The Broome County, New York Sheriff’s Department sent a memorandum to some employees stating that it had examined their use of sick leave and was requiring each employee to provide proof of illness for all future sick leave use. The memorandum also stated that the County would impose discipline if employees failed to provide the requisite proof of illness.
The employee’s labor organization, the Broome County Sheriff’s Department Employees, challenged the County’s memorandum through the arbitration process. An arbitrator partially sided with the employees.
The Arbitrator held that the County’s memorandum met “a reasonable description of a written reprimand. Without evidence beyond the statistical evidence the County had accumulated as a reason for disciplining employees for their sick leave use, sick leave could be withheld from an employee who is legitimately eligible for the leave because that employee fits a statistical profile and not because they were ineligible for the leave.”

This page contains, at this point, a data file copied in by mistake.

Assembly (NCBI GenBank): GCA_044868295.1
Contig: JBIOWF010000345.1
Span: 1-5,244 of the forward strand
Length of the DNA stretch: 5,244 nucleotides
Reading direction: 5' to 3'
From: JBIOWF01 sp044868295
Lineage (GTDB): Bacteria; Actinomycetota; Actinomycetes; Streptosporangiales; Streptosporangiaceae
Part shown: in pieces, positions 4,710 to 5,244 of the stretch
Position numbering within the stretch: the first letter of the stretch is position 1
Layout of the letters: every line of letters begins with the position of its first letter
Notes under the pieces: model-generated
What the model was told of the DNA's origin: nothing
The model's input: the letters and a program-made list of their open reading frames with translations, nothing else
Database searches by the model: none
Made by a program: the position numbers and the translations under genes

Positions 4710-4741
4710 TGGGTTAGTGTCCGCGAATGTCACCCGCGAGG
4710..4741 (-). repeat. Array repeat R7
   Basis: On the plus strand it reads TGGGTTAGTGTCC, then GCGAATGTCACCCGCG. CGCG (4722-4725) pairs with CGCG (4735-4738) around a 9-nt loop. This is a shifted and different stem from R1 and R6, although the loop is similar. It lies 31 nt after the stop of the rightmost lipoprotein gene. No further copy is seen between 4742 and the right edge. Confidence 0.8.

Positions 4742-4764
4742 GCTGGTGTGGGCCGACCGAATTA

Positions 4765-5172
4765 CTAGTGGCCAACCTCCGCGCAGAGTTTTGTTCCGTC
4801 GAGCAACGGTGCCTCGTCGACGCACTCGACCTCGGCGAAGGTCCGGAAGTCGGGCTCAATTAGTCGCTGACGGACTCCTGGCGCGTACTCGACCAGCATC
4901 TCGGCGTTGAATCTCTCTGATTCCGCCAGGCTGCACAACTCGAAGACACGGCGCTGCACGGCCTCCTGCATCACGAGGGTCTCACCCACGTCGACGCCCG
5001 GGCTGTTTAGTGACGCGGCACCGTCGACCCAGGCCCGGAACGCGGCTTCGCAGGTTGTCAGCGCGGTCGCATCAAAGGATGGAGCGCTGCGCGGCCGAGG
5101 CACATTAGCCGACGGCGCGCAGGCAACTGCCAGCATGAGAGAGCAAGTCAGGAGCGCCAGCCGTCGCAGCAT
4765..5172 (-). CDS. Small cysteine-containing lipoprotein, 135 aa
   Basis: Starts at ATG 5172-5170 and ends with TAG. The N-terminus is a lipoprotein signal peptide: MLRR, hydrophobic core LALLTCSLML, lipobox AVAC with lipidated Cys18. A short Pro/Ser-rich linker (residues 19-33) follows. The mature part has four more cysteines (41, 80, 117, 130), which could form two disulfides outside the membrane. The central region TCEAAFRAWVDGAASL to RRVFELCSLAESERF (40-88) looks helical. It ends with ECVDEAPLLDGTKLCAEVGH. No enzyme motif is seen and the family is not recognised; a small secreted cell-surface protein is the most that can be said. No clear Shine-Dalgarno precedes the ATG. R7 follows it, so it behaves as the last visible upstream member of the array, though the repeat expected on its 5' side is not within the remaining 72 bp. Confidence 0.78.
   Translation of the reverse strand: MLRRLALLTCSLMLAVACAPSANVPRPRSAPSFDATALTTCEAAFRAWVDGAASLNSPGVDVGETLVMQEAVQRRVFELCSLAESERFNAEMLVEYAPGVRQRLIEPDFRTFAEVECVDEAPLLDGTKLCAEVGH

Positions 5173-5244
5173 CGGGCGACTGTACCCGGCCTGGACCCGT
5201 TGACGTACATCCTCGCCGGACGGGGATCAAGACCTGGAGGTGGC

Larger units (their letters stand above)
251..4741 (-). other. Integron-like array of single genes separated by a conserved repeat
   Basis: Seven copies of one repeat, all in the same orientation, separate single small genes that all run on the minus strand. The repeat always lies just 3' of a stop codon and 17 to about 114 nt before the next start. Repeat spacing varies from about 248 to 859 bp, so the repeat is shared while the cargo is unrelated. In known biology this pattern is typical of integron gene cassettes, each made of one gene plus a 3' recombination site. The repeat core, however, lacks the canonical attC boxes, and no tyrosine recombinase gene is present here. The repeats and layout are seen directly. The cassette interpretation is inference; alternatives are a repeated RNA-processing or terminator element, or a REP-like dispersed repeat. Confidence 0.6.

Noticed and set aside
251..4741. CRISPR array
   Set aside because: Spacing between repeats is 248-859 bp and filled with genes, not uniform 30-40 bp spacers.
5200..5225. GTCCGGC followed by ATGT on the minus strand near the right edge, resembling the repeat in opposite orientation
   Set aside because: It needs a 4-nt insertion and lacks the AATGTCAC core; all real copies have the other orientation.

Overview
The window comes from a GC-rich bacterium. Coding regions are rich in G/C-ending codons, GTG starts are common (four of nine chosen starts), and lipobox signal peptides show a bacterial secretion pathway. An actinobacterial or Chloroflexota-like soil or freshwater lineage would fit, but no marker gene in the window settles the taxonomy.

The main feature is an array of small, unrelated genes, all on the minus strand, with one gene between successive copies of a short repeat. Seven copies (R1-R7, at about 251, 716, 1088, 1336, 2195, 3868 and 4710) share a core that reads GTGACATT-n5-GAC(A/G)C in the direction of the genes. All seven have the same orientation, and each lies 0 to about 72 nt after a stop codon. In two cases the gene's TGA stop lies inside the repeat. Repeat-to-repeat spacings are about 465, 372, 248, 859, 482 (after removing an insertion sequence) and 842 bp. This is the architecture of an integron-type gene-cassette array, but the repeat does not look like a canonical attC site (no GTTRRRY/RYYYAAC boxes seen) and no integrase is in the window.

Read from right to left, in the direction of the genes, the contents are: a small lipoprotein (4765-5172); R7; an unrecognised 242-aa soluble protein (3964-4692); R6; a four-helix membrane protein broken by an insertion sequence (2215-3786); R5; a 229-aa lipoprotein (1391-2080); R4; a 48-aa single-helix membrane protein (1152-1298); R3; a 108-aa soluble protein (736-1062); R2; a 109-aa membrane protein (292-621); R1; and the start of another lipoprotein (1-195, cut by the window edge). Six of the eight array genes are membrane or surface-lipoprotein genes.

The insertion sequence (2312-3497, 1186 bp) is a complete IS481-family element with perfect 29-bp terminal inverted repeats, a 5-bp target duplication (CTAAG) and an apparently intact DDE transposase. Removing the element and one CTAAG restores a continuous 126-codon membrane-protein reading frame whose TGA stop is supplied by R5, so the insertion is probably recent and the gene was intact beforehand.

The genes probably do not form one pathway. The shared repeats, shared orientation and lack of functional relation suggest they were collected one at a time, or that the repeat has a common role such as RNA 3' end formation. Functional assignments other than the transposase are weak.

The Arbitrator did give the County a partial victory. The Arbitrator allowed the County to issue a new memorandum to employees stating that, based on a statistical analysis, the employer suspected the employee abused sick leave and was thus required to provide proof of illness for the following two years.
Broome County, New York, LAIG 6847 (Lawson, 2010).
This article appears in the July 2010 issue